Blooming wildflowers and sparkling geysers remain a perennial display of Mother Nature's own Fourth of July fireworks in Yellowstone National Park. The chance to see abundant wildlife up close and personal also brings thousands of visitors to the park over the summer holiday season.
Sometimes those encounters can get a little too close and personal, as was the case this past Saturday, when a male visitor from Massachusetts in his mid 50s was gored by a bull bison near the Norris Campground.
Though not deliberately taunting the animal, the man instead simply let the bison approach to within a few feet of where he was sitting and refused to move away. The chance for a more brazen view resulted in the man suffering a broken collarbone, shoulder blade, several ribs and a groin injury when he was tossed nearly 10 feet in the air and pinned to the ground. He was airlifted to a hospital in Idaho Falls, ID and is expected to recover.
The animals, which typically weigh between 1,000 pounds for females and 2,000 pounds for males, often congregate near roads and other developed areas where Yellowstone’s 3.5 million annual visitors gather.
Yellowstone officials are reminding park visitors that wildlife are, in fact, wild. Intentionally approaching or disturbing animals is a violation of park regulations, which could ultimately lead to the death of the animal involved. Park rules require that you stay at least 100 yards away from bears and wolves at all times, and at least 25 yards away from all other animals including elk and bison. If an animal approaches you, it is your responsibility to move a safe distance away, not the animal's.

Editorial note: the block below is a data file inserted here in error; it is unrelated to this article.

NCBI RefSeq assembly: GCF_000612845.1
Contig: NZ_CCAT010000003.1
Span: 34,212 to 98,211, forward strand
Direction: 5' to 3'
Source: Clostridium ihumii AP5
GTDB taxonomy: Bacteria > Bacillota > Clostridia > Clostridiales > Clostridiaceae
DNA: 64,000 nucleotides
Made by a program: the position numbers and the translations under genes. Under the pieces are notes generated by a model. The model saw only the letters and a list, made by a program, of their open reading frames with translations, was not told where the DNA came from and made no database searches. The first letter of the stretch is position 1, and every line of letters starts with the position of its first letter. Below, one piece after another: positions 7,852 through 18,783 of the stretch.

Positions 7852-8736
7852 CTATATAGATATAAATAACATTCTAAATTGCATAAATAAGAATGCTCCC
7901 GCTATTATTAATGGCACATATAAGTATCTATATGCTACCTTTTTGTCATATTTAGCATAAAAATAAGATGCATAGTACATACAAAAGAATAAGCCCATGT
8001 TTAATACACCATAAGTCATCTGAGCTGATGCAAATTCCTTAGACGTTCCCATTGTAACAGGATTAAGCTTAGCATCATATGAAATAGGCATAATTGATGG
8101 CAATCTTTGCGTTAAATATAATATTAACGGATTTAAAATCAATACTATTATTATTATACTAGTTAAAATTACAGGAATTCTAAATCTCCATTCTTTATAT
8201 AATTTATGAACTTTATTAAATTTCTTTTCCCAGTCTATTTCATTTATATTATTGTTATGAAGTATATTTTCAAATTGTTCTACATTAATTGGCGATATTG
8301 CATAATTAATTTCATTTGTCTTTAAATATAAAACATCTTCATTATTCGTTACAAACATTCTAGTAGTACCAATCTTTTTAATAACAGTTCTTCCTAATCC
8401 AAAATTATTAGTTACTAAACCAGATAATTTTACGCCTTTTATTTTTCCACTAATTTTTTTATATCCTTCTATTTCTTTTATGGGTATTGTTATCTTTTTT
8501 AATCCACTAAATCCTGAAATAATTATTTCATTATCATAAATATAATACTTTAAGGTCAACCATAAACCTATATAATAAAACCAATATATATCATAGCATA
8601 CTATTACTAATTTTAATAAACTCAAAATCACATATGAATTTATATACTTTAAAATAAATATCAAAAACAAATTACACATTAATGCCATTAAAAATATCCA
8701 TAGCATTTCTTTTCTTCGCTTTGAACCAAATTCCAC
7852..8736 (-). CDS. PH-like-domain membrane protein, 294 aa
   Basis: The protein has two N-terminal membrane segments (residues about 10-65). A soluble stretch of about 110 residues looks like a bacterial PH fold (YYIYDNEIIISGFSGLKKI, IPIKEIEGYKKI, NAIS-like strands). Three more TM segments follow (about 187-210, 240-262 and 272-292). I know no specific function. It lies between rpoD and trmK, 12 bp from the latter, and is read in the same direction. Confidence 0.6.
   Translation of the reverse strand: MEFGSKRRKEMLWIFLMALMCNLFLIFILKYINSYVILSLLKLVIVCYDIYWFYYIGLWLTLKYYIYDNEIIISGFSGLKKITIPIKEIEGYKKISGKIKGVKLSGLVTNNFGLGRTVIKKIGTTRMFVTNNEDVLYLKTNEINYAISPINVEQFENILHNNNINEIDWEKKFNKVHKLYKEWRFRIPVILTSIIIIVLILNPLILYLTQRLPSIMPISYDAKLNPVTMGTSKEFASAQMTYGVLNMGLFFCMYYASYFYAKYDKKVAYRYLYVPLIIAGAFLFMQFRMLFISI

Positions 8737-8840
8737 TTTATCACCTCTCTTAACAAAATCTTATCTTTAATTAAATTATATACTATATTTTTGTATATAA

Park rangers vigorously enforce these regulations that are designed to protect both people and animals. Visitors are also reminded to be vigilant at all times with proper food storage by keeping food, garbage, coolers and other attractants stored in hard-sided vehicles or food storage boxes. Those hiking are also advised to stay on designated trails, hike in groups of three or more people, carry bear spray and to be alert for wildlife. The best defense against attacks is to stay a safe distance from wildlife and use your binoculars, spotting scope or telephoto lens to get a closer look, and never feed, approach, disturb or entice wildlife, including birds, in any way.
Hiking in Glacier.com